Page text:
training, recrutiment and performance maintenance to utilize the vast potential of personnel. HRM has evolved from mere recruitment styles to more complex methodologies overlapping many dimensions spanning from personality types of personnel to instructional research methods. In contemporary context, for organizations to excel and run successfully, collaboration with its ‘People’ coniponent is indispensable. Each change1 as it unfolds creates the need for HR practitioners to take a fresh look at then i, considerate attention and therafter leadership initiative to help the organizations seize competitive advantage. Indian business organizations are facing many challenges to be more innovative and customer driven; to renew and revitalize an organization; and to maximize return on investments, etc. These are challenges having several implications for HRM in terms of increased scope and significance in

the contemporary situation.. Thus the people management though had a revolutionary trend upto industrial relations approach, has been enjoying a transformation and evolutionary trend thereafter thus moving from ad-hoc people based decisions to the present rational and metric based decisions supported by metric based policies and practices. The nature of employment has also been phenomenally changing in an evolutionary manner from fixed hours to flexible hours, full time with extended hours to part-time and limited hours, time based to peformance assigned based payment methods and working from an office location to working from home and virtual locations and localised management control to global and virtual place of work demanding a complete re-look into the managing the work engagement pattern and work place. The globalisation has enhanced the technology, business and global

economics, phenomenal mergers and acquistions with sequential consolidation of the business activities, improved competitive edge and business standards, the, speed of business execution with global product and services. The market compulsions, global quality standards have phenomenally made a demand on HRM to change its structure, approach, functioning with a greater result orientation. Thus, HRM today is moving from just people driven to business driven approach. HR strategically with a business sense to be part of the mainstream of the organisation are expected to facilitate the following needs. * Accelerated turn-out rate in managing people to adapt, contribute and to align with organisation to facilitate apt and healthy competition.

* Managing growth, business process skills, facilitative growth and policies and practices that facilitates growth and merger and acquisitions, virtual campus, virtual money, company identity, networking competence across countries, people branding etc. * Promoting various forms of employment that are unconventional to meet various forms employment needs from local to national and further to international locations making it a global employment of larger. magnitude. * Managing heterogeneous work groups, business complexities, anticipative compensation and benefit practices, better coordination of resources and projects across geographies, managing cross-functional needs with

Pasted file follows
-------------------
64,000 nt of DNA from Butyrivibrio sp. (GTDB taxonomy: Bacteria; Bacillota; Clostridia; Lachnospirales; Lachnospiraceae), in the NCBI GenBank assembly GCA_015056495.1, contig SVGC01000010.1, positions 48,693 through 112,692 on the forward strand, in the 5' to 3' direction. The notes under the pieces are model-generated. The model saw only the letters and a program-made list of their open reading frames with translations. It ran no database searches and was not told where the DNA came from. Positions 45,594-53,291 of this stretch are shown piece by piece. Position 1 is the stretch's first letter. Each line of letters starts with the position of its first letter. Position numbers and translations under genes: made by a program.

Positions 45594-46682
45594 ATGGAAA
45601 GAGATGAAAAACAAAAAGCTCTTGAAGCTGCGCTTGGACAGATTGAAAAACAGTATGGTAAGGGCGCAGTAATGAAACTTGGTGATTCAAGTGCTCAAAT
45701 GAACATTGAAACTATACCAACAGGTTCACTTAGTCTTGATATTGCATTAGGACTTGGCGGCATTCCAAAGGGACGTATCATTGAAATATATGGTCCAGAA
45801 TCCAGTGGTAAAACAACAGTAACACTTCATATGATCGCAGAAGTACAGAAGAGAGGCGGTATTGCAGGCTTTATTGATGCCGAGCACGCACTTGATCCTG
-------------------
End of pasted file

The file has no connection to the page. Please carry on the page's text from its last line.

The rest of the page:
diagnostic and facilitation skills under geographical dispersed conditions, to match the speed of the activity and business with specific service level agreements for sustenance and growth of critical/niche process. Analysing its external environment, influences and trends (over which it has no control) Formulating plans to implement necessary changes. These four categories are important stages in the strategic planning process. Soft HRP is concerned with the formulation of the mission, goals objectives and strategy of the organisation and how variables such as growth, product, life cycle, competitive advantage and HR development will impact on its human resources. Hard HRP concerns the determination of the type of activities the HR department will need to carry out in order to

ascertain the appropriate level of human resources; whether its current level is sufficient; whether there is a deficiency in one department over another, etc. Again according to Torrington and Hall, hard HRP activities include: Forecasting: the number of employees that will be required in the future to support the demand for the organisation’s products and services. This forecasting also includes assessment of the internal and external supply of human resources. Analysis : of how current employees are being utilised throughout the organisation and how this impacts on demand Monitoring and review : reconciling HR plans with actual practice and facilitating amendments to plans as necessary.

Q. 23. Explain the Role of Human Resource Planning.

Ans . The prime role of HRP is to ensure that an organisation has the right quantity and quality of employees doing the right thing in the right place at the right time and at the right cost to the organisation. In achieving this, HRP has a number of more specific roles, as follows lo determine and facilitate the levels and types of recruitment that may be required To assess current levels and attributes of staffing and determine whether reductions are necessary (redundancy) To assess whether redeployment can be used as an alternative to downsizing To identify the need for training and development To assess current employment costs in relation to other organisational costs (wage costs account for over 60% of an organisation’s expenses)